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Italy's Art is a Religious Experience

If you’ve ever visited Italy, you know how romantic the country is. There is something warm and slow and beautiful about it, from the rolling hills of the countryside and little alleyways leading to quiet squares and the fantastical architecture. Italy also has a long history of Catholicism, with the Vatican City in Rome, and many other historic religious gathering spaces. Most are graced with artwork from famous artists, including one of, if not the most famous of all, Michelangelo.

I had heard the commonly used phrase of people having a “religious experience” when viewing artwork, but had only experienced this a few times before I visited Italy. Turning a corner at the Accademia Gallery, I saw David down the hall. Being able to observe the changes in his facial expression, feeling the strength and fear in him as he prepared to confront Goliath was a spiritual experience. I had many of these throughout my visit, as I was surrounded by works that astonished me and showed what masterpieces that are truly devoted to God can be.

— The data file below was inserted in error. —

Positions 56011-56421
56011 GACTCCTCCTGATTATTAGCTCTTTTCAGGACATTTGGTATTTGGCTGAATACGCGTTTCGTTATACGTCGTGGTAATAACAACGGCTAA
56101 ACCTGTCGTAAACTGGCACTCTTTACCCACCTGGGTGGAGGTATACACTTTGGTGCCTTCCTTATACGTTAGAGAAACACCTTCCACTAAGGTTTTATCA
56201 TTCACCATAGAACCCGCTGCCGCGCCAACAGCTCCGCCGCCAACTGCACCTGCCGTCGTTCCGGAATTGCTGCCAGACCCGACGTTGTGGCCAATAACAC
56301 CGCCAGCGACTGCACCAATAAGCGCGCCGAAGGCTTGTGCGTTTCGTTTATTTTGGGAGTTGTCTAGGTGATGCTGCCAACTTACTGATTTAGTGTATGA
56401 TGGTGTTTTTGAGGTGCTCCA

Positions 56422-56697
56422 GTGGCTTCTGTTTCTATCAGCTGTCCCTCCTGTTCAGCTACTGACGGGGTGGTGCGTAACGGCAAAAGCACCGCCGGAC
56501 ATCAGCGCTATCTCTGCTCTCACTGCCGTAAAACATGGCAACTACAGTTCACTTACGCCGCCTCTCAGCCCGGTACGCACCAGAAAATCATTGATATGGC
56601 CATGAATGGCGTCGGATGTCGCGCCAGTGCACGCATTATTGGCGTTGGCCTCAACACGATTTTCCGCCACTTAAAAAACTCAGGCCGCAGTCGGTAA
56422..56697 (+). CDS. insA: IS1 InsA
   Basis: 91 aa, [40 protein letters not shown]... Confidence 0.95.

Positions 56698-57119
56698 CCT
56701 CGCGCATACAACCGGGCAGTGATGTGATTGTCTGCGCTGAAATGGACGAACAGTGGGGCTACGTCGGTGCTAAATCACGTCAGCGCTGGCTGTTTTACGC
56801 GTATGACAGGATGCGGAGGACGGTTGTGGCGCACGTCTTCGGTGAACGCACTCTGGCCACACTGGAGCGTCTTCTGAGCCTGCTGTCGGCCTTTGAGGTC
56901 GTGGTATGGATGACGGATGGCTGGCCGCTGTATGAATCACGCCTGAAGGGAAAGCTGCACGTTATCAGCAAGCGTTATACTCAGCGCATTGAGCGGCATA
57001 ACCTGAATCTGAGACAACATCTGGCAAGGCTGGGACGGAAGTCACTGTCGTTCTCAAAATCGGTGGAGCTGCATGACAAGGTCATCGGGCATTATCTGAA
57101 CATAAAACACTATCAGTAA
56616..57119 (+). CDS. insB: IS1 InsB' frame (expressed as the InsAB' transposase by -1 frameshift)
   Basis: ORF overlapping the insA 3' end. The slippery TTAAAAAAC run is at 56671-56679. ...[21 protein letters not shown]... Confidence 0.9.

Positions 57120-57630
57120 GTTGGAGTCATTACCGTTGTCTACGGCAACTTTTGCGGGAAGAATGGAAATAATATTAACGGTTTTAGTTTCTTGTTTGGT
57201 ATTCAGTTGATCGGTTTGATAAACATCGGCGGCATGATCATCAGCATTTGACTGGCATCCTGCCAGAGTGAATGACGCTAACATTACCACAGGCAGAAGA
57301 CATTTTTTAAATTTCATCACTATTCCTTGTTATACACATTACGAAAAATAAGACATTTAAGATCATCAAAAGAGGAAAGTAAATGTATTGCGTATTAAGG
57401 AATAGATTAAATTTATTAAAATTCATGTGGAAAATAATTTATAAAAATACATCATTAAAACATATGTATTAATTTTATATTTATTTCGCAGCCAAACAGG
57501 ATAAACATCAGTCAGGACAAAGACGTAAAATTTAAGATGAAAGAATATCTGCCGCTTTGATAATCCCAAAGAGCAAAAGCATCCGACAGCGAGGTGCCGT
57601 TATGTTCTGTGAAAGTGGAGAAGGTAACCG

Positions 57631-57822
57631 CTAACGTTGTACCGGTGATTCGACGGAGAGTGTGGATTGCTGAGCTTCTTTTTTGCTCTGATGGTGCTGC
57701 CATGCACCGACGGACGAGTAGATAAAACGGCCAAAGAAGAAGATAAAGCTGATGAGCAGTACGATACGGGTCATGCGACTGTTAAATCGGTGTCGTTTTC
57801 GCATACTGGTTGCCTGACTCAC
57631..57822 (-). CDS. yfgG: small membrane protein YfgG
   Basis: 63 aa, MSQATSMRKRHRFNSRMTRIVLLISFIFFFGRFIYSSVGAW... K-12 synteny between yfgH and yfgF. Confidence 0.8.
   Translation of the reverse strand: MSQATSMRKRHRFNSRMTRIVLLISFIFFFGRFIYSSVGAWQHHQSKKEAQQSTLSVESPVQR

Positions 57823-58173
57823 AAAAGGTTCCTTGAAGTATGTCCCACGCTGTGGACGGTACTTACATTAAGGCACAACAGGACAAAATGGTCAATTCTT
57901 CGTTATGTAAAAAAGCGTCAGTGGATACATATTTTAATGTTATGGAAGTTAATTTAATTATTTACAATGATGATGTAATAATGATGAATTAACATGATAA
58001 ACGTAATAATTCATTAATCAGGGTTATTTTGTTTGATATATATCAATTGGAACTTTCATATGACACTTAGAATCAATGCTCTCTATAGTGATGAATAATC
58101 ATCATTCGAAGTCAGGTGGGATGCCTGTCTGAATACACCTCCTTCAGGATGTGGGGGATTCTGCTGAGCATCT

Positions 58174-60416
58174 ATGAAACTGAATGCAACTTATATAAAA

A word of advice- when you visit David, go to his left, towards the direction he is looking and stand behind the first column. You will see the indecision and youth in his face. Also, make sure to stop and learn about the unfinished sculptures along the hallway. They show a great deal of Michelangelo’s genius process.

The Pieta at the Basilica of St. Peter brought tears to my eyes and moved my heart in a way I did not know was possible from a piece of marble. Nothing could prepare me for the thrill of a lifetime, though, when I had the chance to visit the Sistine Chapel in a small group after hours. They gave us a good half hour in the space, looking above to the dazzling ceiling graced with some of the most iconic Christian imagery and the deeply intricate story told by The Last Judgement gracing the altar wall in the chapel. Visiting in a small group when the chapel is closed to the public is the best way to view this masterpiece.

On our last evening, we walked to the Ponte Sant’ Angelo, a bridge featuring beautiful angels carrying Instruments of the Passion.

Being a deep appreciator of art added to my intellectual love of the masterpieces I had the privilege to see in Italy, but more than anything, my spiritual and emotional wellbeing are filled up by the memories of these moments I spent with these incredibly moving works of art."


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